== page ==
This page contains a Flash digital edition of a book.
John Lewis Partnership plc Sustainability Review 2014


15


Market-beating contribution and proposition


2 1


Meaningful work 3


Every Partner shares in the benefits of a co-owned business. Our ownership structure enables us to offer a comprehensive reward package including pay, Partner discounts, subsidised dining and leisure facilities, career development and a non-contributory final salary pension scheme. Partners also have a direct say in how the business is run. The Partnership is currently engaged in discussions with the Partnership Council on the level and form of future provision of pension benefits to Partners. More information on the review of pension benefits can be found on page 31.


In return, we ask Partners to show responsibility for the Partnership’s ongoing success by giving us their very best performance – from adaptive, innovative thinking and excellent customer service to a significant contribution to continuous improvement.


In focus To help increase the Partner advantage, we have introduced a Partnership-wide appraisal system called My Performance. Its core purpose is to show Partners how they are performing against consistent, business- wide criteria. In early 2014, we introduced a Partnership-wide Pay for Performance approach to clearly demonstrate how greater contribution can be rewarded.


Pay for Performance is our new Partnership pay framework, implemented in March 2014. Aligning with My Performance, it aims to link performance and pay more closely and consistently for Partners – no matter where they work. It does this by measuring a Partner’s annual performance rating against their position in the pay range to determine their percentage pay increase for the year.


and careers As the employment landscape changes and work practices shift, we need to develop the capabilities required to keep our competitive edge. We already have Partners from across four generations, and 59% of Partners have less than five years’ service. With the percentage of younger Partners expected to grow, we need to offer training that allows Partners of all ages and abilities to stay up to date with technological advances and new ways of doing business. By providing opportunities, we’re encouraging Partners to learn new skills – whatever stage they’re at in their working lives.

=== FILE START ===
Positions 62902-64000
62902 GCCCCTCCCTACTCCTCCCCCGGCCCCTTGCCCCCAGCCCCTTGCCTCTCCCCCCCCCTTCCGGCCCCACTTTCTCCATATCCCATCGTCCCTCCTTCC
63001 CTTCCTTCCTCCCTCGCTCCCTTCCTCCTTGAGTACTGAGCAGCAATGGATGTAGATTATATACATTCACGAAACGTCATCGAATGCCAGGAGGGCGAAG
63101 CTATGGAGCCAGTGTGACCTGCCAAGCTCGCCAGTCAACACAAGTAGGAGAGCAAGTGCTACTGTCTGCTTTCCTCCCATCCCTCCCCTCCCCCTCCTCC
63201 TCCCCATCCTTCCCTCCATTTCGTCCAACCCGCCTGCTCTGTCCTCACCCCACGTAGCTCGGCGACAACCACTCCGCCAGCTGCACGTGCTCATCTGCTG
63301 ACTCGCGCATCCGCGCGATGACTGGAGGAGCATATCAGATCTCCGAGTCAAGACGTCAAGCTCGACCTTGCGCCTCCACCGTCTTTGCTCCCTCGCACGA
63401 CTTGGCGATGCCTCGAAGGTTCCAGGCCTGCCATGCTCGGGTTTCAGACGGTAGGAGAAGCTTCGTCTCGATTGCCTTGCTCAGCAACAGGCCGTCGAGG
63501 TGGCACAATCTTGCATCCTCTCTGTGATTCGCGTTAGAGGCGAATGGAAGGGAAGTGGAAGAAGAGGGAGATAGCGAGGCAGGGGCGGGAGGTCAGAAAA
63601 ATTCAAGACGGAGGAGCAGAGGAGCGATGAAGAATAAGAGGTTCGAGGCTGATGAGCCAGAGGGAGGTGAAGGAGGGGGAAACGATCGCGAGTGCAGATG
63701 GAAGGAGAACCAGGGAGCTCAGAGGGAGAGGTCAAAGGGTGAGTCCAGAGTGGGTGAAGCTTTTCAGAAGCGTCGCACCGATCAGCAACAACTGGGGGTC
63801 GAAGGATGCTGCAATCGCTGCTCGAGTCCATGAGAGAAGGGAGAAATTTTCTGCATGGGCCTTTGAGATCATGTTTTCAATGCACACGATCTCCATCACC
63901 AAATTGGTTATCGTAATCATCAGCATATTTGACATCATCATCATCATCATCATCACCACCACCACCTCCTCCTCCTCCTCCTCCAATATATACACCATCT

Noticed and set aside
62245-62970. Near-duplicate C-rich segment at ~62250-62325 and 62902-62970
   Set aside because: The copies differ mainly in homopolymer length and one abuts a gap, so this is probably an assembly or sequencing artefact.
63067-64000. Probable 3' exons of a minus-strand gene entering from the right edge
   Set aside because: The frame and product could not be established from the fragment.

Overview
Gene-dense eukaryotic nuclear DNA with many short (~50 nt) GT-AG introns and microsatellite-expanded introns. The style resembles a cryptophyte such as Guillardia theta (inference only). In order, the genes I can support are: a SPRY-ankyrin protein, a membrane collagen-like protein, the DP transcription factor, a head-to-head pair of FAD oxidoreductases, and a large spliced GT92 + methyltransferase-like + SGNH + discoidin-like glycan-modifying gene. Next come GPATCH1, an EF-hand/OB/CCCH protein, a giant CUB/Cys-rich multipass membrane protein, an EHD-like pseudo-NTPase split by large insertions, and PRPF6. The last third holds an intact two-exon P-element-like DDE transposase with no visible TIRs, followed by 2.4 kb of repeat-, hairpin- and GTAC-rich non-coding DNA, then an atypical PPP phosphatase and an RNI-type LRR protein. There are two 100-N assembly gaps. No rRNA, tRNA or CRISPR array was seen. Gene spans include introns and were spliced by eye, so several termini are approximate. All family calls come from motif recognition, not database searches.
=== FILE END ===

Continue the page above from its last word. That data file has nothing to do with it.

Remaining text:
In focus This year, Waitrose introduced a new product specialist role in Fruit, Vegetables & Flowers, with an accredited Level 3 qualification from City & Guilds. 500 Partners completed the learning for the new specialist role. John Lewis offered Level 2 (the equivalent of a GCSE) Functional Skills qualifications in Maths, English and ICT for those Partners who wanted to brush up on literacy, numeracy and IT skills. To date, more than 300 Partners have taken advantage of this programme.


Across the business, more than 2,000 Partners completed vocational qualifications ranging from accountancy to procurement. We offered 95 apprenticeships and nearly 900 Partners took part in IPAR (Inspiring Performance, Achieving Results), our Partnership line management training programme.


74%


OF PARTNERS SAY: “My job satisfies me.”


“Pay for Performance looks great in theory, and my managers have grasped it quickly but the test will be in calibration. There will be particular challenges in areas where there are currently a lot of existing pay models.”


says Nikki Donaldson, Partnership Councillor


Chris Coburn, Partnership Councillor and Chair of the Partner Group, explains,


“Pay for Performance is fairer because it rewards consistent performance. It is better than previous approaches because the annual Partner performance discussion will now just be about performance.”


THE JOHN LEWIS PARTNERSHIP


OUR PRODUCTS AND SUPPLIERS


OUR CUSTOMERS


OUR ENVIRONMENT


OUR COMMUNITIES


Page 1  |  Page 2  |  Page 3  |  Page 4  |  Page 5  |  Page 6  |  Page 7  |  Page 8  |  Page 9  |  Page 10  |  Page 11  |  Page 12  |  Page 13  |  Page 14  |  Page 15  |  Page 16  |  Page 17  |  Page 18  |  Page 19  |  Page 20  |  Page 21  |  Page 22  |  Page 23  |  Page 24  |  Page 25  |  Page 26  |  Page 27  |  Page 28  |  Page 29  |  Page 30  |  Page 31  |  Page 32  |  Page 33  |  Page 34  |  Page 35  |  Page 36  |  Page 37  |  Page 38  |  Page 39  |  Page 40  |  Page 41  |  Page 42  |  Page 43  |  Page 44  |  Page 45  |  Page 46  |  Page 47  |  Page 48  |  Page 49  |  Page 50